America can and should be a force for good in the world, but that does not mean choosing sides in another country’s civil war between two factions that are each guilty of war crimes. Even if the Syrian rebels proved to be a significantly better alternative to Assad, America’s foreign policy should still first be based on acting in its own national interests. In a region filled with anti-American sentiment, where instability and religious divisions have allowed radical groups to seize power, America’s top interest should be national security. Syrian refugees pose a relatively small risk to Americans’ safety, but even if they are banned from entering the country, that is at most a footnote in history books, and while dealing with the Central American refugee crisis, the US can take a more passive role with Syrian immigrants. In the short term, radical Islamic terrorism has proven that it thrives in politically unstable areas and failed states. Allowing Assad to maintain power, at least for now, will be the fastest way to end the civil war and the refugee crisis, and therefore to create more stability in the region to fight against ISIS; accomplishing this without using excessive American resources is an added bonus of this policy. In the long term, getting involved in another country’s civil war has the potential to create more anti-American sentiment by strengthening our reputation as an overbearing hegemon if our intervention does not result in a good outcome.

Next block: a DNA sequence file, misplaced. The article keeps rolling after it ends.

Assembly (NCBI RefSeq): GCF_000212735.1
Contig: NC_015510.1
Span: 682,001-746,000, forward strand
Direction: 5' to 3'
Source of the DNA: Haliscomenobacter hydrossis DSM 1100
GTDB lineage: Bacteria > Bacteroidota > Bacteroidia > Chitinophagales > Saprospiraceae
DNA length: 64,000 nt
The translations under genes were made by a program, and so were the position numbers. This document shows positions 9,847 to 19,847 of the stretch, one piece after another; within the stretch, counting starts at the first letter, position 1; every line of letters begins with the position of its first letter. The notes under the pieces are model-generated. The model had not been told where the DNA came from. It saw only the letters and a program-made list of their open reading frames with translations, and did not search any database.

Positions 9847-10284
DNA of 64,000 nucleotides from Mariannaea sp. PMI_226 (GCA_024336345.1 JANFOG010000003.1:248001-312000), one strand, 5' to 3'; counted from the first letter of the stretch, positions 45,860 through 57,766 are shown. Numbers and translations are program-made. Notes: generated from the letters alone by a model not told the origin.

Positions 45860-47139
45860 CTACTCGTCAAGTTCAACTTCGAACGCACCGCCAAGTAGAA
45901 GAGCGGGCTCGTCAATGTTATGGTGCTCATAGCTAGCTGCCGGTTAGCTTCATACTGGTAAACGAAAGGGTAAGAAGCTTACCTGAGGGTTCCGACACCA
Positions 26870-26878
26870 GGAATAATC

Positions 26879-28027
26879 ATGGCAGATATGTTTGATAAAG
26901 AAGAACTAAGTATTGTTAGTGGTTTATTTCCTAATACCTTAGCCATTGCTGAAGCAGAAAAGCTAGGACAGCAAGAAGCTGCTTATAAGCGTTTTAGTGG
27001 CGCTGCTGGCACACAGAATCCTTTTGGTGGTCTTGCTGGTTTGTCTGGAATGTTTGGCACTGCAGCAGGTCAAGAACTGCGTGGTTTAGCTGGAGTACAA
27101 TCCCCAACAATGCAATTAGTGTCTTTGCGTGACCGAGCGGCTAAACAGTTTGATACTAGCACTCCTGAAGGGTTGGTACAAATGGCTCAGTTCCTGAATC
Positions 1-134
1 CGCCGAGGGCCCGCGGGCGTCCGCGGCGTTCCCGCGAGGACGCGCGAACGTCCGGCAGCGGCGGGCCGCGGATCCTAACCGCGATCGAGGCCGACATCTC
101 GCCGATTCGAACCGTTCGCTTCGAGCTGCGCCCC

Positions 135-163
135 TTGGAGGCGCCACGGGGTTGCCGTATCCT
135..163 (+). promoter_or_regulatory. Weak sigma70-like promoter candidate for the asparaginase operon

Republican neoconservatives may be quick to point to the Cold War success of the Reagan Doctrine, which essentially said that America’s mission was to promote freedom and democracy throughout the world. However, Reagan also made clear that the ultimate goal of this mission was to deter Soviet aggression, and ultimately to promote American interests. In Syria, democratization and American interests are at odds with each other, so the different sides of the debate on foreign policy are beginning to transcend party lines. Conservative politics has historically been built on the principle that the government should act in the best interest of its own people. Applying this to foreign policy means not attempting to democratize every country where there is an opportunity, but acknowledging that there are limits to American power and supporting Rand, Trump, and Cruz in promoting a foreign policy consistent with American interests.

Christopher Abbott